The number of Americans filing new claims for unemployment benefits fell more than expected last week, while layoffs declined sharply in February, indicating that the labour market recovery was gaining steam.

Initial claims for state unemployment benefits dropped 18,000 to a seasonally adjusted 215,000 for the week ended February 26, the Labor Department said today.

Economists polled by Reuters had forecast 225,000 applications for the latest week.

It was the second weekly decline in claims in a row. With a near record 10.9 million job openings at the end of December, companies are holding on to their workers.

US jobless claims could soon fall back below 200,000. They were last below this level in early December.

Claims have dropped from a record high of 6.149 million in early April 2020. Tight labour market conditions are fueling wage growth, which is adding to inflation pressures.

Federal Reserve Chair Jerome Powell said yesterday that "the labour market is extremely tight."

Powell said he would support a 25-basis-point interest rate hike at the Fed's March 15-16 policy meeting and would be "prepared to move more aggressively" if inflation does not abate as fast as expected.

Though Russia's war against Ukraine poses a risk to the labour market through disruptions of supply chains, economists expect the labour market will recoup all the jobs lost during the Covid-19 pandemic this year.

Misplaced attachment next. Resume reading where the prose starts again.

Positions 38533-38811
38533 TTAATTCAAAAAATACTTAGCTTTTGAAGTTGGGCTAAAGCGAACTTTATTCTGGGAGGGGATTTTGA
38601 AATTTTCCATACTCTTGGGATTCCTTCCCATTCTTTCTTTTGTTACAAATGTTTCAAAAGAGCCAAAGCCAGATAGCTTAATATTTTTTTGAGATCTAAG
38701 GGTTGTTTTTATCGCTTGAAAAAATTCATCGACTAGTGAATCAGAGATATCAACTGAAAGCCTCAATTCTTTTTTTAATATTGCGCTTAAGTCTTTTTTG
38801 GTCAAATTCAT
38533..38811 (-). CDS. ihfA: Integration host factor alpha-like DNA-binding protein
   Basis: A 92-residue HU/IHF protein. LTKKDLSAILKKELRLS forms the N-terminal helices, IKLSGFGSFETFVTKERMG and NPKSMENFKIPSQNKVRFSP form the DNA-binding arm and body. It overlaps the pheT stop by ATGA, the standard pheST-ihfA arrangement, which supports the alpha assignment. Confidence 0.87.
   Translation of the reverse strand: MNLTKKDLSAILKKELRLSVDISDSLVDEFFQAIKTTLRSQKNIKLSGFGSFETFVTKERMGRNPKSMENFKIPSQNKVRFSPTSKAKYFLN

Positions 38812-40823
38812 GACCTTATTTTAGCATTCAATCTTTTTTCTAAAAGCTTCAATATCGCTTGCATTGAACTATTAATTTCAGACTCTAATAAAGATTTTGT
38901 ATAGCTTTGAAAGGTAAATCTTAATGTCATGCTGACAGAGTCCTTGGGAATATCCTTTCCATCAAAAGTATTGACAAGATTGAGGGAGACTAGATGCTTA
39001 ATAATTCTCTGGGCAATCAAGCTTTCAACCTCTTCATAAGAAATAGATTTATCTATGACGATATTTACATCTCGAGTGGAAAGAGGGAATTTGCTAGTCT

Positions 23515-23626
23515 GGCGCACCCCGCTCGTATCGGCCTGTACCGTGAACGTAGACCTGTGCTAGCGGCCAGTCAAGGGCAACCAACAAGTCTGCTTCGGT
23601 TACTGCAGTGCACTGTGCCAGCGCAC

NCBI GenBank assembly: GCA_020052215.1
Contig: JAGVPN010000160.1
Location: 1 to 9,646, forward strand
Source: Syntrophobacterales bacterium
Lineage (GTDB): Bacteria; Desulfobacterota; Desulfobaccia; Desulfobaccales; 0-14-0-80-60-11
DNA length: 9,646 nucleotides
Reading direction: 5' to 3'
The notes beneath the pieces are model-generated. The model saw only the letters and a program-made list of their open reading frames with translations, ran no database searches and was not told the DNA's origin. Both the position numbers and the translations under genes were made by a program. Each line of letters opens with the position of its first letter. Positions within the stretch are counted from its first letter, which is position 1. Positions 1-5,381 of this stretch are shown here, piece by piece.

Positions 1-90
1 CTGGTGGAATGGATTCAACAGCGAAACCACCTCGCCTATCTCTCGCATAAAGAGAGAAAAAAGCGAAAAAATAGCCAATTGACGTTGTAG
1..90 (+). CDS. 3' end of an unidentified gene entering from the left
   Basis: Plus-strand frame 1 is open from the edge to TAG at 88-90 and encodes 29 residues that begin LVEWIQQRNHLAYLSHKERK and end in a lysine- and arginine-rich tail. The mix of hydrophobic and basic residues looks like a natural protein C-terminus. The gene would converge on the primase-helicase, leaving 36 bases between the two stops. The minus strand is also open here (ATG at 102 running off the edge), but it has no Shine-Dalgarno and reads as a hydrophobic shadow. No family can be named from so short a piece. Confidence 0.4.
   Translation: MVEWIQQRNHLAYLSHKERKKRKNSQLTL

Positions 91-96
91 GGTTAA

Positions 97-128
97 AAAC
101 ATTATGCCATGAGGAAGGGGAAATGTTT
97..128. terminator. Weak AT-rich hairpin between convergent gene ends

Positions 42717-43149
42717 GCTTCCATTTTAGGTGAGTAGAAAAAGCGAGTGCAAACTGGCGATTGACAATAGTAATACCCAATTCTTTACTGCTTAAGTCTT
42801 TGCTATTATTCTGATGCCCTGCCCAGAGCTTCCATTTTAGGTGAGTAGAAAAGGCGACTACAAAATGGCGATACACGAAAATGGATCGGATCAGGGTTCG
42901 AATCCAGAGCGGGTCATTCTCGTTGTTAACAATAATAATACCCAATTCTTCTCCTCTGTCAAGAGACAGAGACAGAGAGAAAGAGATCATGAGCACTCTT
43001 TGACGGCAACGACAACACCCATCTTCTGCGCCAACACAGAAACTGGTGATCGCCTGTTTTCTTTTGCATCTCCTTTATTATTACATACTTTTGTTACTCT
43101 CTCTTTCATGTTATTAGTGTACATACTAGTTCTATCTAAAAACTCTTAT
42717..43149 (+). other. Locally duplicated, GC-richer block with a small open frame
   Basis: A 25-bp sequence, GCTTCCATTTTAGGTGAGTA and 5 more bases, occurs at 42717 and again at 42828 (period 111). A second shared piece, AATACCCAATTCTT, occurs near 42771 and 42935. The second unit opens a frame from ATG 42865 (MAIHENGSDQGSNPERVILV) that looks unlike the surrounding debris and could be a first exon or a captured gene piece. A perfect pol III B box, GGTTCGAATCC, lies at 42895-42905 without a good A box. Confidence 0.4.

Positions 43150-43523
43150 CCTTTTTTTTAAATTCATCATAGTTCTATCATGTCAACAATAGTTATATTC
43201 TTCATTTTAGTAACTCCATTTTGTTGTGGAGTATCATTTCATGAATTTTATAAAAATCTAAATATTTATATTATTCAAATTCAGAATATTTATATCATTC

Prices of oil, wheat and other commodities have soared, which will further stoke inflation.

A separate report today from global outplacement firm Challenger, Gray & Christmas showed US-based employers announced 15,245 job cuts in February, down 20% from January. Layoffs dropped 56% compared to a year ago.

Companies also announced plans to hire 215,127 workers last month, the largest February total since Challenger began tracking monthly hiring figures in 2002. That compared to the 77,630 jobs announced in January.

"The latest numbers give more evidence that job creation is strong, and employers continue to hold fast to their workforces," said Andrew Challenger, senior vice president at Challenger, Gray & Christmas. "The churn in the labour market is coming from resignations."

The increase in planned hiring was led by retailers, with 114,118 jobs announced. Companies in the entertainment/leisure industry planned to add 22,369 jobs to payrolls.

The US government sector announced plans to hire 17,266 workers. Employers in the automotive industries planned to increase employment by 14,486.